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GMC 4x4 & Off Road

GMC Debuts Industry “First” Features And Adds A New 4x4 Model To Its 2020 Heavy-Duty Pickup Offerings
Four Wheeler

GMC Debuts Industry “First” Features And Adds A New 4x4 Model To Its 2020 Heavy-Duty Pickup Offerings

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GMC Debuts Industry “First” Features And Adds A New 4x4 Model To Its 2020 Heavy-Duty Pickup Offerings

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First Drive: 2020 GMC Sierra 1500 AT4 Duramax

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GMC Torture-Tests CarbonPro Carbon-Fiber Bed for 2019 Sierra 1500

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Episode 51 of The Truck Show Podcast: King of the Hammers

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First Look – 2020 GMC Sierra HD Revealed in San Diego

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Looking for a Half-Ton Truck? We Test Them All Head-to-Head!

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Episode 47 of The Truck Show Podcast: Trucks Behaving Badly

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Mark Reuss Appointed President of General Motors

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Episode 45 of The Truck Show Podcast: Holiday Fruitcakeisode

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First Drive: 2019 GMC Sierra 1500 Denali

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Episode 34 of The Truck Show Podcast: 2019 Pickup Trucks

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2019 GMC Sierra 1500 Duramax Power and Torque Numbers Leaked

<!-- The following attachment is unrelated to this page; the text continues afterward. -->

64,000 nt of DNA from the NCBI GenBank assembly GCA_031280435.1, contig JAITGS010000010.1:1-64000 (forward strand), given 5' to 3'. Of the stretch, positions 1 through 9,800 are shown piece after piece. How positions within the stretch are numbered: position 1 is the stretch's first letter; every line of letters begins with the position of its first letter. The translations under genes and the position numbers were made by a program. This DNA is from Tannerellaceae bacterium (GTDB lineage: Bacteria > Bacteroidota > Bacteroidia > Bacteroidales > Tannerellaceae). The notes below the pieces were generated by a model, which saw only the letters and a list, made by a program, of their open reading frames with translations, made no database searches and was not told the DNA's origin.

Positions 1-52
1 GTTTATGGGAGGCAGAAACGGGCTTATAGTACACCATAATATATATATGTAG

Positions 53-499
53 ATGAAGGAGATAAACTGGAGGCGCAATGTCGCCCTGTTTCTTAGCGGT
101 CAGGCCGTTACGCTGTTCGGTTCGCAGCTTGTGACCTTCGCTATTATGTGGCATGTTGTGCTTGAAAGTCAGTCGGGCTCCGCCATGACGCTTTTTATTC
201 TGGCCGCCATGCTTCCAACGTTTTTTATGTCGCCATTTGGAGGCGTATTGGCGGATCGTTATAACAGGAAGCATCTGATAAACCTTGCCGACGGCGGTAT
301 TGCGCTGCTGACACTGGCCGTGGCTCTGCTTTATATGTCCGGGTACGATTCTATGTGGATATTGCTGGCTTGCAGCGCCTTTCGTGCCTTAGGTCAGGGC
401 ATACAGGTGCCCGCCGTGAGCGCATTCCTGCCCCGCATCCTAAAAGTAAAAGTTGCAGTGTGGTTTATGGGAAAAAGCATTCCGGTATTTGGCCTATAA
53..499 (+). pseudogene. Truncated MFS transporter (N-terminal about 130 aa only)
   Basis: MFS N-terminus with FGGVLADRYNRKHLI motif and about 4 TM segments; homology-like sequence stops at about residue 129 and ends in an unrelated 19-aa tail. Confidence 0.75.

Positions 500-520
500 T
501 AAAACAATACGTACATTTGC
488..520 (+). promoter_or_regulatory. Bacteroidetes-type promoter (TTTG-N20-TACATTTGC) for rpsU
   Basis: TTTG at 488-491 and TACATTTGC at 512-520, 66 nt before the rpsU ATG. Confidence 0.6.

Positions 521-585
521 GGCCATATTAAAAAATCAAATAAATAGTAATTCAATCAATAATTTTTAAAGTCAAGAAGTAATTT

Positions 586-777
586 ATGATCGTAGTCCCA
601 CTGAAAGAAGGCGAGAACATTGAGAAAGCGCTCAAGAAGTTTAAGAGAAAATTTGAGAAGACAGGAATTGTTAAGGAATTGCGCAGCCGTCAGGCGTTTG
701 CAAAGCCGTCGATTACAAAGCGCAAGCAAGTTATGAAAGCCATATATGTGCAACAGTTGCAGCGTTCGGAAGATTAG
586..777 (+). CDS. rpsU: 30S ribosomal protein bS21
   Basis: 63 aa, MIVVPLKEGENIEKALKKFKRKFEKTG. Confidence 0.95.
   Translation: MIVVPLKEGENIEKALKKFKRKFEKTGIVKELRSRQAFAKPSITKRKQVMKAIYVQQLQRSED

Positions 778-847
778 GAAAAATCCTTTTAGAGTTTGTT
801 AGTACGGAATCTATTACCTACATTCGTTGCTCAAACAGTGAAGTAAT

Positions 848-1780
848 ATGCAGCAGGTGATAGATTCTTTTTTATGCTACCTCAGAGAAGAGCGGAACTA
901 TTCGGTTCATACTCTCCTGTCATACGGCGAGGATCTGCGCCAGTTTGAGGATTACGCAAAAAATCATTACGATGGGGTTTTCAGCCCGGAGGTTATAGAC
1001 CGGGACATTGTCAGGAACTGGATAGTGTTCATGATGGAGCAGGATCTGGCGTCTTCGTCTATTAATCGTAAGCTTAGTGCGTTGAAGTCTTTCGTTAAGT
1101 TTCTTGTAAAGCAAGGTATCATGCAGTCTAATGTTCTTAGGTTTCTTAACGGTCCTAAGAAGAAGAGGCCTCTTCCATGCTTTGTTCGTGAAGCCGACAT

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Colorado Climb 2018: Off-Roading in the Rockies with Eleven Trucks, SUVs, and Crossovers

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General Motors to Recall 1 Million 2015 Fullsize Trucks and SUVs for Steering Issue

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Episode 22 of The Truck Show Podcast: Ford Raptor Gains Fox Live Valve Shocks

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Airborne at Angel Stadium: Auto Enthusiast Day 2018

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Dirt Every Day Episode 79— Woodchuck the Scratch-Built Wood Truck

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70 Years of Warn

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SPIED – 2020 Chervolet Silverado HD and GMC Sierra HD

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First Look: 2019 GMC Sierra 1500 AT4

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Mud Girls

Katie gets Flexible With new Fenders for her Jeep - Catching up with Katie
Katie gets Flexible With new Fenders for her Jeep - Catching up with Katie See All Our Girls

About GMC

Intro

General Motors (GMC) began in 1908 and was founded by William Durant as a holding company for Buick. In 1912 the GMC truck first appeared at an auto show and the GMC truck, which would spawn many different models, trims, and powertrains, was born. GMC and sibling company Chevrolet produce basically the same trucks and most of the historically GMC branded vehicles now carry the Chevrolet moniker.

Origins

GMC created some of the first commercial trucks back in the early 1900s and continues to be a force within the American truck industry today. GMC introduced the first truck to the public in 1912 and sold over 22,000 units. Throughout World War II, much like other auto manufacturers, GMC was a major provider of trucks for the United States military. Originally sold under the nameplate "GMC Truck," post-war trucks were simply sold under "GMC."